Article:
One of the five shelters, at Fir and 4th, was already shut down last Wednesday. About half of those kicked onto the street were seniors, according to Gail Harmer of the Council of Senior Citizens of BC (COSCO). Some of the seniors were offered SRO units in the Downtown Eastside, but all refused because of the deplorable conditions of the SRO units.

Three of the shelters, run by RainCity, are set to be shut down this week. One of these, the Cardero St. shelter in the West End, is set for closure this Wednesday, April 27th, despite support from many local organizations – even the Downtown Vancouver Business Improvement Association (DVBIA). There had been a noticeable reduction in street homelessness in the West End, but since the Cardero St. shelter stopped accepting new residents at the start of April, more people are living on West End streets.

A coalition of organizations is scheduled to hold a press conference at the Cardero St. shelter tomorrow demanding that all the shelters be kept open until appropriate housing is secured for the shelter residents (see media release below).

The fifth shelter is the New Fountain shelter on Cordova St. Earlier today, Housing Minister Coleman announced that he would extend funding for the New Fountain shelter for only two months, and would not fund the other four shelters at all. This announcement was timed to distract from the fact that four shelters are being shut immediately.

The anti-protest bylaw passed by Mayor Robertson this week will hurt the homeless, Darcie Bennett of PIVOT Legal Society told The Mainlander. The bylaw states that any “structure, object, or substance” – including tents – placed on public space without permission of the City Engineer can receive a minimum $1,000 fine. “We are of the opinion that the bylaw should change, to bring it line with homeless peoples’ rights,” says Bennett.

Given that there are no specific provisions allowing the homeless to apply for permits to pitch tents or structures, and given that the $1,000-$5,000 fine is extreme, the bylaw is effectively a prohibition on people pitching tents in public spaces.

In October 2008, the City of Victoria’s bylaw banning tents on public lands was struck down by the BC Supreme Court’s Adams decision for infringing on peoples’ Charter right to shelter. At that time, says Bennett, PIVOT wrote a letter to Vancouver City Council asking that Vancouver’s bylaws be brought in line with the Adams decision, but the City offered no response.

Now, two years later, the City’s new anti-structure bylaw does nothing to protect the right to shelter of those with nowhere else to go. On the contrary, it introduces new exorbitant fines. Last week, PIVOT proposed a series of amendments to the bylaw, including making explicit exceptions for homeless people, but City Council approved the bylaw without incorporating any of these changes.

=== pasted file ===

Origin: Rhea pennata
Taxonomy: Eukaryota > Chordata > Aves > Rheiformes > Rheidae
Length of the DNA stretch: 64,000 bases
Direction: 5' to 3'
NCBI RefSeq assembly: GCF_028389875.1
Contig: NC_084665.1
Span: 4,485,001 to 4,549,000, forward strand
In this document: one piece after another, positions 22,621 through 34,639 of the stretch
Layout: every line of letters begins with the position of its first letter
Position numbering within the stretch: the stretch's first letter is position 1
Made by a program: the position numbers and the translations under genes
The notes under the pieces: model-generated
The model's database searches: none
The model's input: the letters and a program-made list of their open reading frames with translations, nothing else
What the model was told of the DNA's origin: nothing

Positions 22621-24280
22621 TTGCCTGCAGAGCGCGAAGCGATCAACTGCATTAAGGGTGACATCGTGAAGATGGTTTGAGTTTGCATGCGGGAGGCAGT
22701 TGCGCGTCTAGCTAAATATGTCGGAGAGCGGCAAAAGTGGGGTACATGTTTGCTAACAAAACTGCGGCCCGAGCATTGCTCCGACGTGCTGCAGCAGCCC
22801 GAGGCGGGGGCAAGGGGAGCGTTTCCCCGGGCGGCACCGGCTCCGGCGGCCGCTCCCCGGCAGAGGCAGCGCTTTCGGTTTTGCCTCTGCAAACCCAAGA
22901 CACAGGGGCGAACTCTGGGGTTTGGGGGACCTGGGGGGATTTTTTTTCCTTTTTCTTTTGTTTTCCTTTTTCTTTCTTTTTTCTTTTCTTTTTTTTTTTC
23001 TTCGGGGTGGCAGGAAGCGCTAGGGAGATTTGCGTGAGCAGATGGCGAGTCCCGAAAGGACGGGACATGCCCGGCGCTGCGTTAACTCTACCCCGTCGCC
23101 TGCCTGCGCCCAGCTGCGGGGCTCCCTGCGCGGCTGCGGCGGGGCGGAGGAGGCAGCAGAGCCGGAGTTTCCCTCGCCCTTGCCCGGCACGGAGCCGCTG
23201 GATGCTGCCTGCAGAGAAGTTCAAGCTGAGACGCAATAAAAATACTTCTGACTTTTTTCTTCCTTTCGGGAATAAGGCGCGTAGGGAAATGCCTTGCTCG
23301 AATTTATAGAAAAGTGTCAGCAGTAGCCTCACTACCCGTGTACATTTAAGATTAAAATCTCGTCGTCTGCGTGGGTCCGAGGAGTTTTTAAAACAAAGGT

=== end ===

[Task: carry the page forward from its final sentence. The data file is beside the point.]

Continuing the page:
City lawyers have taken the position that “Adams doesn’t apply here in Vancouver,” and as of yet no one has challenged that position in court.

According to Bennett, the City told PIVOT that the right to shelter on public land does not exist in Vancouver because there is enough shelter space and housing to accommodate everyone. But Bennett points out that the City’s own numbers show there are far more homeless people in the City than shelter beds. On top of that, 5 additional shelters are slated to be shut down next week.

The City admits that the bylaw gives police the power to fine homeless people, but is asking critics to trust that this power won’t be used. The City Administrative report claims “compassionate” intentions toward homeless people, and a “holistic” approach toward homelessness, but offers no actual legal protection or exemption from the bylaw.

This attitude is reminiscent of the Province’s response to critics of the Olympic Kidnapping Act, which gives police the power to forcefully apprehend and detain homeless people against their will. Minister Coleman claimed that the power “probably wouldn’t be used,” but rammed the bill through the legislature nonetheless.

Bennett also criticized the anti-structure bylaw’s impact on political expression. “When you try to use zoning bylaws to regulate political expression, it’s not good governance,” she said.